Role of NHERF1, cystic fibrosis transmembrane conductance regulator, and cAMP in the regulation of aquaporin 9.J Biol Chem. 2008 Feb 01; 283(5):2986-96.JB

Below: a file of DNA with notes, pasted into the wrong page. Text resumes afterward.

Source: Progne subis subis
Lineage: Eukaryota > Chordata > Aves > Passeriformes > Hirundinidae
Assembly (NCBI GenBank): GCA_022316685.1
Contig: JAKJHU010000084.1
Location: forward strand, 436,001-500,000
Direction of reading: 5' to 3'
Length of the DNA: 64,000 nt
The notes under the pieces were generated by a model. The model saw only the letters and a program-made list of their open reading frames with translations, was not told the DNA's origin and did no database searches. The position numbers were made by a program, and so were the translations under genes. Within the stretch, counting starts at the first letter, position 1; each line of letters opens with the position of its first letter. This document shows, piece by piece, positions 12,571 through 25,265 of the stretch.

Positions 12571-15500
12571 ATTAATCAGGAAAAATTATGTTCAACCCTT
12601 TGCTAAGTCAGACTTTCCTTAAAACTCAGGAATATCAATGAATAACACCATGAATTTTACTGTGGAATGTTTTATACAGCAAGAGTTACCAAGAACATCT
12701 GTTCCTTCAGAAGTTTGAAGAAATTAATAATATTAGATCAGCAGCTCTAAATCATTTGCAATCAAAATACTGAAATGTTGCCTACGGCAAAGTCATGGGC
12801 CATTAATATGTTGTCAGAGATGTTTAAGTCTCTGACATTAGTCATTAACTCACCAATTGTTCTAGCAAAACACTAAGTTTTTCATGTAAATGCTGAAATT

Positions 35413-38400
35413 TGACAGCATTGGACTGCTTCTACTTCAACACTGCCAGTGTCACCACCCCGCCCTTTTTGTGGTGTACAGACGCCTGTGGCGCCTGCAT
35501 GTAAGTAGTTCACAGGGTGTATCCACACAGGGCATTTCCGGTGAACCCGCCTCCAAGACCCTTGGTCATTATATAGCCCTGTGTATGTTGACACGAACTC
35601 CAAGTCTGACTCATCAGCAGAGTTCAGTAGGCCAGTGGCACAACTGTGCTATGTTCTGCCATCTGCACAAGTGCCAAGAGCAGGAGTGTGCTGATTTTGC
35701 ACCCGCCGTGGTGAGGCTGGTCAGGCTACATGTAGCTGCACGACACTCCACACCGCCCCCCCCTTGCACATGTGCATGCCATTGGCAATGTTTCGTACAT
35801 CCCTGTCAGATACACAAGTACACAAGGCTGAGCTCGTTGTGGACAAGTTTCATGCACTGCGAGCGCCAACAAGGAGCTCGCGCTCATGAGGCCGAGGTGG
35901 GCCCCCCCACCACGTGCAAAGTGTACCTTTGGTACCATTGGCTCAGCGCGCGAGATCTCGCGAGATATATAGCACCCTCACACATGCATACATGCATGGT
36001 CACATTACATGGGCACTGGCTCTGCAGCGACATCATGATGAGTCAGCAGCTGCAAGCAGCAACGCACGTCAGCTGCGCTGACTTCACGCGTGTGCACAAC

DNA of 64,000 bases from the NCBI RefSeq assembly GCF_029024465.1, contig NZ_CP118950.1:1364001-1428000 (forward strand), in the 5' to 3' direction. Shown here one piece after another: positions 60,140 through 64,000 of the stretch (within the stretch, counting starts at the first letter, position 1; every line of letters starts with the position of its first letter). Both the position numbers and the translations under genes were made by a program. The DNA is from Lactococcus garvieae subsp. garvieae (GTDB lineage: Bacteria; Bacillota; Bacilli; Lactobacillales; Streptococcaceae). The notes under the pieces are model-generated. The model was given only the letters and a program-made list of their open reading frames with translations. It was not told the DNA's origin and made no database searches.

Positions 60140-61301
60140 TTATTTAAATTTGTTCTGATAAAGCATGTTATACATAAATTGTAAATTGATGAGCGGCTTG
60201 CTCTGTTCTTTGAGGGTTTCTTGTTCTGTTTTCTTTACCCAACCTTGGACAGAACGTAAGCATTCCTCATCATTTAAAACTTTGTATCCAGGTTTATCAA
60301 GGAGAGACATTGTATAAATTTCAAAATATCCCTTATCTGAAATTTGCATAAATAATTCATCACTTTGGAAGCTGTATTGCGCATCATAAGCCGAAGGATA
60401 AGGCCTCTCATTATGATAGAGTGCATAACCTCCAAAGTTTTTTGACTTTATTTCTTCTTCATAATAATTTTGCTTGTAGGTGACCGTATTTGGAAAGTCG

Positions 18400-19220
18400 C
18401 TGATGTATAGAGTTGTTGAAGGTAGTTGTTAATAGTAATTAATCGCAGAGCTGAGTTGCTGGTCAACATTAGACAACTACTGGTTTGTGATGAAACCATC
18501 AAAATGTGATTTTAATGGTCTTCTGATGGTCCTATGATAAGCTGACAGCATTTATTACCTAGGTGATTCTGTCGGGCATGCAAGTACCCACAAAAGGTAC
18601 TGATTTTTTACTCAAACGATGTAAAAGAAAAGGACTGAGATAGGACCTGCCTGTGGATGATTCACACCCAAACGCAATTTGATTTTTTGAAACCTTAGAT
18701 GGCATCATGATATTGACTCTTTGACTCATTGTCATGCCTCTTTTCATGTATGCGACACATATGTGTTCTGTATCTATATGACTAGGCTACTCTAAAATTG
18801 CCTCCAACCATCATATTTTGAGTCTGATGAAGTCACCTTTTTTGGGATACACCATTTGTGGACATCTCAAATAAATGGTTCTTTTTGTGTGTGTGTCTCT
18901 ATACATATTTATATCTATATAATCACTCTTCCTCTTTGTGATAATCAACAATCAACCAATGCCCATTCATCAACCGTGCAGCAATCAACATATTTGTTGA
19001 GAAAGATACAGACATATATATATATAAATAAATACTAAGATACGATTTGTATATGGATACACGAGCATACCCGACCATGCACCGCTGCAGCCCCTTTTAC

Water and solute transport across the plasma membrane of cells is a crucial biological function that is mediated mainly by aquaporins and aquaglyceroporins. The regulation of these membrane proteins is still incompletely understood. Using the male reproductive tract as a model system in which water and glycerol transport are critical for the establishment of fertility, we now report a novel pathway for the regulation of aquaporin 9 (AQP9) permeability. AQP9 is the major aquaglyceroporin of the epididymis, liver, and peripheral leukocytes, and its COOH-terminal portion contains a putative PDZ binding motif (SVIM). Here we show that NHERF1, cystic fibrosis transmembrane conductance regulator (CFTR), and AQP9 co-localize in the apical membrane of principal cells of the epididymis and the vas deferens, and that both NHERF1 and CFTR co-immunoprecipitate with AQP9. Overlay assays revealed that AQP9 binds to both the PDZ1 and PDZ2 domains of NHERF1, with an apparently higher affinity for PDZ1 versus PDZ2. Pull-down assays showed that the AQP9 COOH-terminal SVIM motif is essential for interaction with NHERF1. Functional assays on isolated tubules perfused in vitro showed a high permeability of the apical membrane to glycerol, which is inhibited by the AQP9 inhibitor, phloretin, and is markedly activated by cAMP. The CFTR inhibitors DPC, GlyH-101 and CFTRinh-172 all significantly reduced the cAMP-activated glycerol-induced cell swelling. We propose that CFTR is an important regulator of AQP9 and that the interaction between AQP9, NHERF1, and CFTR may facilitate the activation of AQP9 by cAMP.